[t]his court cannot, and should not, by construction or intendment, create offenses under statutes that are in express terms created by the legislature. E.g., Williams v. State, 347 Ark. 728, 67 S.W.3d 548 (2002). Nothing is taken as intended which is not clearly expressed, and this court is without authority to declare an act to come within the criminal laws of the state merely by implication. See, e.g., Hekkila v. State, 352 Ark. 87, 98 S.W.3d 805 (2003).
Unfortunately, here, the majority is doing that which it cannot. It is construing the statute to include an act not clearly expressed. Had the General Assembly wished to do so, it could have included an offer to “drop the charges” as a type of witness bribery. It did not do so, and I therefore respectfully dissent on this issue. Because I would do so, there would be no need to address Paschal's remaining claim regarding bias.
The majority holds that the following statute is unconstitutional as applied to a thirty-six-year-old teacher who was engaged in a sexual affair with an eighteen-year-old high school senior for five months. I disagree and would not hold that the statute is unconstitutional as applied.
The statute in question reads as follows:
(a) A person commits sexual assault in the second degree if the person:
(6) Is a teacher in a public school in a grade kindergarten through twelve (K–12) and engages in sexual contact with another person who is:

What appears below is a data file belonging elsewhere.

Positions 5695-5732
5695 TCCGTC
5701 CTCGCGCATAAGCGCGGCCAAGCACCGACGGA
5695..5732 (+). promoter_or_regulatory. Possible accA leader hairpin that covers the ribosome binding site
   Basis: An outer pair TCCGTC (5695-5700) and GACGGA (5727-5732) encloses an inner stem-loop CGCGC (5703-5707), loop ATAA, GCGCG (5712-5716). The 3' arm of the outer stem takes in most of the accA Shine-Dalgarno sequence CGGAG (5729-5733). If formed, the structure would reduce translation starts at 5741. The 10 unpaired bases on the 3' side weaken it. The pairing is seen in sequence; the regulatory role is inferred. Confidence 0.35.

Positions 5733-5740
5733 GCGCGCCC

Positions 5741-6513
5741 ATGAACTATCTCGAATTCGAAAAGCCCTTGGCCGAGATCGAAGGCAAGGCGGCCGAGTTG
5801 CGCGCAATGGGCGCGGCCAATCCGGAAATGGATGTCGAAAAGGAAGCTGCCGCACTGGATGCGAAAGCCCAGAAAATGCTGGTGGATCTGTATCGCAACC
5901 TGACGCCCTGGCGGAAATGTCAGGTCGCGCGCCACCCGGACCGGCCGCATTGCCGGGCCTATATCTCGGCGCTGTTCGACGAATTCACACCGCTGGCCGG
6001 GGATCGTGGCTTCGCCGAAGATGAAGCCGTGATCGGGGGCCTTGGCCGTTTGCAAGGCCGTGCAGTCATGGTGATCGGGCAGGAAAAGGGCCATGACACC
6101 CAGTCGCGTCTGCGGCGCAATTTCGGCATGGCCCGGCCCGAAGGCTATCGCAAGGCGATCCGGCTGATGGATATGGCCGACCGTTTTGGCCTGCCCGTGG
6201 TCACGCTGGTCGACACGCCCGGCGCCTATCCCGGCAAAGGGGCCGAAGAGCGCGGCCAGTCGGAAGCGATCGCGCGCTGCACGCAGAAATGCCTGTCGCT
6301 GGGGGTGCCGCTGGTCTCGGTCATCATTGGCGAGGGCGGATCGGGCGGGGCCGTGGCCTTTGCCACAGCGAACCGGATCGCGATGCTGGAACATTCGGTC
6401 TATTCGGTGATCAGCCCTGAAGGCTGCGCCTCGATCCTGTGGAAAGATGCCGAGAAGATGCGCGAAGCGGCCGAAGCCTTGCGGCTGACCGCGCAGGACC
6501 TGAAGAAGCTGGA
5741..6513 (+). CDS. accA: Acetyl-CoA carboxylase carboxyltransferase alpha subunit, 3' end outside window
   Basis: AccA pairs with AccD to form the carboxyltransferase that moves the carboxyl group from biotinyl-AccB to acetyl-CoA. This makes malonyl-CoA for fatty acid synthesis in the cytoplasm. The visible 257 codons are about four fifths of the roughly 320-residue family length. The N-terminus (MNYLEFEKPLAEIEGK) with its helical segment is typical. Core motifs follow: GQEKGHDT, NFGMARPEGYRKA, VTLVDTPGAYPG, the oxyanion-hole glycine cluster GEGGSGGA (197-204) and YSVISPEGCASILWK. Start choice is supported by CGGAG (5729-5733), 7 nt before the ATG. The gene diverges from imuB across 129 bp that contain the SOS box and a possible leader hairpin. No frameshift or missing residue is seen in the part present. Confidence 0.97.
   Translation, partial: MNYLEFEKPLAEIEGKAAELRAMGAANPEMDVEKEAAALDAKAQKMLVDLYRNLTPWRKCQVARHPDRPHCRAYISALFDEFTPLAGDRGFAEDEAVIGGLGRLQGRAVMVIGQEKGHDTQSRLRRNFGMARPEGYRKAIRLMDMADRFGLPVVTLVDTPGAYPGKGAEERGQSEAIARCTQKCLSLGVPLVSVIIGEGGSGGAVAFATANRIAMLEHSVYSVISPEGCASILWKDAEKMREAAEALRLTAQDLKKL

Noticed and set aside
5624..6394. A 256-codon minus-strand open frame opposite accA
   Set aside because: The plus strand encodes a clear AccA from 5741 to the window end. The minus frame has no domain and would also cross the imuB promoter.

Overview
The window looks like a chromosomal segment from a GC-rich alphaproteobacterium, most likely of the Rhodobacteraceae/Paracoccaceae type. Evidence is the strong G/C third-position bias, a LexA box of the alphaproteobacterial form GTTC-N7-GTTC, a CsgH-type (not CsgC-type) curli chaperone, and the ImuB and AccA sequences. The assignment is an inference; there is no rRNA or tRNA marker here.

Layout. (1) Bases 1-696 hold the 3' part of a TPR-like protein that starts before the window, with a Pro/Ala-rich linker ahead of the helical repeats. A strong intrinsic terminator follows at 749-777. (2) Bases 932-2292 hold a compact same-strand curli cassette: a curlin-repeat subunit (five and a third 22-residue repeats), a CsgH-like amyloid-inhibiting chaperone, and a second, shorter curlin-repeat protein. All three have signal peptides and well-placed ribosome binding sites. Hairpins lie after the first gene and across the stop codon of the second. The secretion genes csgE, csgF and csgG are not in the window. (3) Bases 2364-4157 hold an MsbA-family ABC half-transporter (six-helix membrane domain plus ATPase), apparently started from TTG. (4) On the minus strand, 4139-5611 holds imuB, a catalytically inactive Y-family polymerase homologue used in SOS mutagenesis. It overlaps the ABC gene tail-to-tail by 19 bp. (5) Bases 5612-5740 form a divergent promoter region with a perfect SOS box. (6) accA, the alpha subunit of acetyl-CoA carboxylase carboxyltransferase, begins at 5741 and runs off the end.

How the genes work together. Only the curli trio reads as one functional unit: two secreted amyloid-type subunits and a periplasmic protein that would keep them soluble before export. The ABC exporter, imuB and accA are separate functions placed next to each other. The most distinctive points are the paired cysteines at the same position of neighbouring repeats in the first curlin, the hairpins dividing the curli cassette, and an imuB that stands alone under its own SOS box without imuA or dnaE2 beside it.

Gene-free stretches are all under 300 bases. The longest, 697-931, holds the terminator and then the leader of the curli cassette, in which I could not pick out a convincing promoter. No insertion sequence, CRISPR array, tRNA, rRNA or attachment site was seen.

(A) A student enrolled in the public school; and
(B) Less than twenty-one years of age.
Ark.Code Ann. § 5–14–125(a)(6) (Repl.2009).
The majority's analysis is wrong for several reasons. As an initial matter, it erroneously equates the adult relationship in Jegley v. Picado, which involved consenting same-sex couples who clearly were on an equal footing as adults, to a student-teacher relationship in high school where the teacher is without question the authority figure. See Picado, 349 Ark. 600, 80 S.W.3d 332 (2002). In doing so, the majority skews and minimizes the role of a teacher and views a sexual affair between a high school student and teacher as merely one between consenting adults. That view distorts the facts of this case and discards the valid objective of the General Assembly to criminalize this conduct.
The majority hangs its hat in part on the fact that the relevant subsection cited above does not use the words “trust or authority” in describing the relationship between a teacher and student in grades K through 12. What the majority suggests is that without those words, a teacher may not be aware of the fact that he or she holds such a position vis-à-vis a student, which apparently, according to the majority's reasoning, somehow permits that unknowing teacher to have sex with an eighteen-year-old student. That of course is preposterous. Any teacher knows that he or she occupies a position of trust or authority in the school. This court has recognized that teachers occupy a position of authority over their students. See Logan v. State, 299 Ark. 266, 273, 773 S.W.2d 413, 416 (1989) (recognizing the “authority relationship” between a teacher and a minor student in the context of a rape conviction); Smith v. State, 354 Ark. 226, 238, 118 S.W.3d 542, 549 (2003) ( “School district employees are authority figures to minor children ․ The State has an interest in the general welfare of children, and it certainly has an interest in making laws which punish school district employees who abuse their positions of trust and authority to facilitate inappropriate relationships with children.”). For the majority to say that such authority vanishes when a student turns eighteen ignores the realities of the student-teacher relationship.